At the end of the day, a key goal of any estate plan is to make sure that the client’s estate is distributed to the persons that they intended. Most of the time, those persons are their children and their grandchildren. However, in the absence of an irrevocable credit shelter trust that is established at the death of one spouse, the survivor would be able to amend the entire trust and, at their death, leave it to anyone. This includes leaving the estate to a new and sometimes significantly younger spouse!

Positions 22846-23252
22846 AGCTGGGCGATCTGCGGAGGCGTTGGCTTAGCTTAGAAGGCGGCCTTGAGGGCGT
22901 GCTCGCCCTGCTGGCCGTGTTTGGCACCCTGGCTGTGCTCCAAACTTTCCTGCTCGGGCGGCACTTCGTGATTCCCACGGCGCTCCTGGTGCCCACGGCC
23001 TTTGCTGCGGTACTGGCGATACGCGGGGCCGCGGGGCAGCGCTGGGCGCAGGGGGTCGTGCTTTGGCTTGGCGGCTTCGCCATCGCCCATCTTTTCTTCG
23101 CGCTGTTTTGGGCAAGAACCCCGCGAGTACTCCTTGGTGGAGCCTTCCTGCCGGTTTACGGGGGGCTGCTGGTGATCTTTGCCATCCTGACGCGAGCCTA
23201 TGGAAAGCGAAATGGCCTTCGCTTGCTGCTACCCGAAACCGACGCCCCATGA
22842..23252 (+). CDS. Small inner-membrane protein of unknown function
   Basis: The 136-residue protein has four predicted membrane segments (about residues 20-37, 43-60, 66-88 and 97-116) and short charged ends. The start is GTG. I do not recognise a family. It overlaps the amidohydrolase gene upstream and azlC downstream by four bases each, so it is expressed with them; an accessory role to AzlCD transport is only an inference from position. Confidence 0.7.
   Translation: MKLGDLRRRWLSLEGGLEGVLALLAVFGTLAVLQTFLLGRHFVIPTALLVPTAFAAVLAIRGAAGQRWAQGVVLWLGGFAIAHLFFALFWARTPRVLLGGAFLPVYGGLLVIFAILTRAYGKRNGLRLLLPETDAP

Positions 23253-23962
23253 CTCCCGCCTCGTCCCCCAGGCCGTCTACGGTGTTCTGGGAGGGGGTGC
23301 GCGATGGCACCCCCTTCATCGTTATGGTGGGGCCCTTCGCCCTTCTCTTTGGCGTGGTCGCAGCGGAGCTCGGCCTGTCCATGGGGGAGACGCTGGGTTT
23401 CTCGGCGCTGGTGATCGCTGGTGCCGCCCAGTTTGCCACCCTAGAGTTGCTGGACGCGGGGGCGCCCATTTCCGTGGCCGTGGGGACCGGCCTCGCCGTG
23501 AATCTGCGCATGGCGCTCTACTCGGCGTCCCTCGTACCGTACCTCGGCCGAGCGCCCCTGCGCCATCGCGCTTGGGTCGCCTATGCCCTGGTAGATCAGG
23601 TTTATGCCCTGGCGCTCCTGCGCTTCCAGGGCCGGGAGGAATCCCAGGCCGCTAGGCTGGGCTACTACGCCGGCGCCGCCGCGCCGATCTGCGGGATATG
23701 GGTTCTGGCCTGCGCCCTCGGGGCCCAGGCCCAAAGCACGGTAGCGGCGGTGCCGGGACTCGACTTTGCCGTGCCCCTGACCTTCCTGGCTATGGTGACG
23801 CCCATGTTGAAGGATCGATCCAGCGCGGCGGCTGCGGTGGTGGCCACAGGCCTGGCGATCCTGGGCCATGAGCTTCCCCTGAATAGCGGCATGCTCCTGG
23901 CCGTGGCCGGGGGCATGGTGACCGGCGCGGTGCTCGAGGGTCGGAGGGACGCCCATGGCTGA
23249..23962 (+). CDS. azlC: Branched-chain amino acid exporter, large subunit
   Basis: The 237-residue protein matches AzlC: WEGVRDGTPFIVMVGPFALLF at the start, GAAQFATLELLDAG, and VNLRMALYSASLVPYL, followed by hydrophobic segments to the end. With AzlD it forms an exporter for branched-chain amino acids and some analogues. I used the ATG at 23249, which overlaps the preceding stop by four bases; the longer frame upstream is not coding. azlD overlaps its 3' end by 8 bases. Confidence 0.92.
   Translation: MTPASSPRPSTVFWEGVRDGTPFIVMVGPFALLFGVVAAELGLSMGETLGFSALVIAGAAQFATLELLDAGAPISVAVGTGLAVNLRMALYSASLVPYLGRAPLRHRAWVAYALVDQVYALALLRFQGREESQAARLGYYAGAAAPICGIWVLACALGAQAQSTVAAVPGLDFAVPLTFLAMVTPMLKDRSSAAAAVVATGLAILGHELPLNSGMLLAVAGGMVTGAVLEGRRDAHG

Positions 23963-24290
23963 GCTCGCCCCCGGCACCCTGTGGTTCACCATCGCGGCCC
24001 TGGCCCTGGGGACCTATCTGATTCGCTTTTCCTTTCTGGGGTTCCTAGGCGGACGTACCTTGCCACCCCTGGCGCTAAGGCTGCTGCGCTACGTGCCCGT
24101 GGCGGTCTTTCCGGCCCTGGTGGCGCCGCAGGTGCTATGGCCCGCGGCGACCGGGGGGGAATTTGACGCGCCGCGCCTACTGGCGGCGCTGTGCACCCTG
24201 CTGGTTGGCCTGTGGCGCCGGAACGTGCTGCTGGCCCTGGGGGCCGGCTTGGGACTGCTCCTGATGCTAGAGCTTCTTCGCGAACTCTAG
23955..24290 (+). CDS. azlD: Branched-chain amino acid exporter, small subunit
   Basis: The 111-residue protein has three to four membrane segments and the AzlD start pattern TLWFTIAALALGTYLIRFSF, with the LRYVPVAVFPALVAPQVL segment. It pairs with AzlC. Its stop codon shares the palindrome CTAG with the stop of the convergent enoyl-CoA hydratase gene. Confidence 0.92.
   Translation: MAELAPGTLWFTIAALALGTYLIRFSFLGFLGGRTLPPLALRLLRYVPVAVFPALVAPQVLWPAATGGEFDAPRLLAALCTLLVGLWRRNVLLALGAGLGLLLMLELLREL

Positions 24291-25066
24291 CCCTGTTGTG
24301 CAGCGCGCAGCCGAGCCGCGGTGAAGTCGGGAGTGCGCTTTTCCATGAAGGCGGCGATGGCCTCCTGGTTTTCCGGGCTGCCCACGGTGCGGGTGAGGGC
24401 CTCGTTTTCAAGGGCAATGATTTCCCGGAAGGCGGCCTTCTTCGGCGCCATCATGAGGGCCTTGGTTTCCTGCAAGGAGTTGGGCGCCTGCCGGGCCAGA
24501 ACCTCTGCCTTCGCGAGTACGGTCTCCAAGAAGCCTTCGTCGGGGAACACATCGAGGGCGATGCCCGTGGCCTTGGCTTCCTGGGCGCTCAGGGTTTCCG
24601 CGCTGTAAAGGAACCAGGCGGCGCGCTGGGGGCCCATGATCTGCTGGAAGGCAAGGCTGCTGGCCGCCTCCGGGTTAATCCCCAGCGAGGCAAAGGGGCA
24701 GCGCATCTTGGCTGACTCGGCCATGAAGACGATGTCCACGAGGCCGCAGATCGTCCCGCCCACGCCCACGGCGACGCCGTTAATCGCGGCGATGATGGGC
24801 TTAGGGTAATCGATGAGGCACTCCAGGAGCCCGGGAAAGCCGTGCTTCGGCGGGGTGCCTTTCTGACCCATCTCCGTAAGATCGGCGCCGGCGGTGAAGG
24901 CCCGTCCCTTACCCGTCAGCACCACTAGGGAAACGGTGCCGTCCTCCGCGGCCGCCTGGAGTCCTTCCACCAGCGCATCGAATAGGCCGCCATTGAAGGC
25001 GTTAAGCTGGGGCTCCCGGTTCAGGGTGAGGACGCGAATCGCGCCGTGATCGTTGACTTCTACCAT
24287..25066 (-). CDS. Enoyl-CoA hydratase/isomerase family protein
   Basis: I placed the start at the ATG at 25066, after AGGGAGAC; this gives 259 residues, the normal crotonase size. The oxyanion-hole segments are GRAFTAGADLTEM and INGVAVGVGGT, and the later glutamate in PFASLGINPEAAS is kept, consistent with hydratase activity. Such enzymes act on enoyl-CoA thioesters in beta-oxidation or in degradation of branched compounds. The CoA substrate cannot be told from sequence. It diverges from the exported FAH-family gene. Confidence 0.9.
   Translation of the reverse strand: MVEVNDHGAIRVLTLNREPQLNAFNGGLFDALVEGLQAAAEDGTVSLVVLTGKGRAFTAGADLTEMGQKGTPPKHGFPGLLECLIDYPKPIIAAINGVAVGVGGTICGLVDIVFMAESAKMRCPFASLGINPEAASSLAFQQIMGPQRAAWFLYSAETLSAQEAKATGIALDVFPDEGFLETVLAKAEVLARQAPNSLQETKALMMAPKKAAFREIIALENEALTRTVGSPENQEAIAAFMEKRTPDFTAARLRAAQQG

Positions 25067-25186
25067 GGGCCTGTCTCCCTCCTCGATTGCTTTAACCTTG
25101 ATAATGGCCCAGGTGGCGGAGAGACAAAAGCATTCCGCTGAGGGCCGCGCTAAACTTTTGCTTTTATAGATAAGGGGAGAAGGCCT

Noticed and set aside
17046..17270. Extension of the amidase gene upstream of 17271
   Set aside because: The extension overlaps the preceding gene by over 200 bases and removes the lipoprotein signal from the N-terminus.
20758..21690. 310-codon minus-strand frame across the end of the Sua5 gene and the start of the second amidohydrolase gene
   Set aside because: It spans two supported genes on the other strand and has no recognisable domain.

Ever since the Terri Schiavo case, the public has become increasingly aware of the need for advance health care directives. In fact, it’s one of the first topics that many of my clients raise during our first meeting about drafting their estate plan. Most do not want to be placed on life support when they are in a persistent vegetative state and the advance health care directive is typically designed to prevent just that scenario. However, what good is the document if nobody knows that it exists?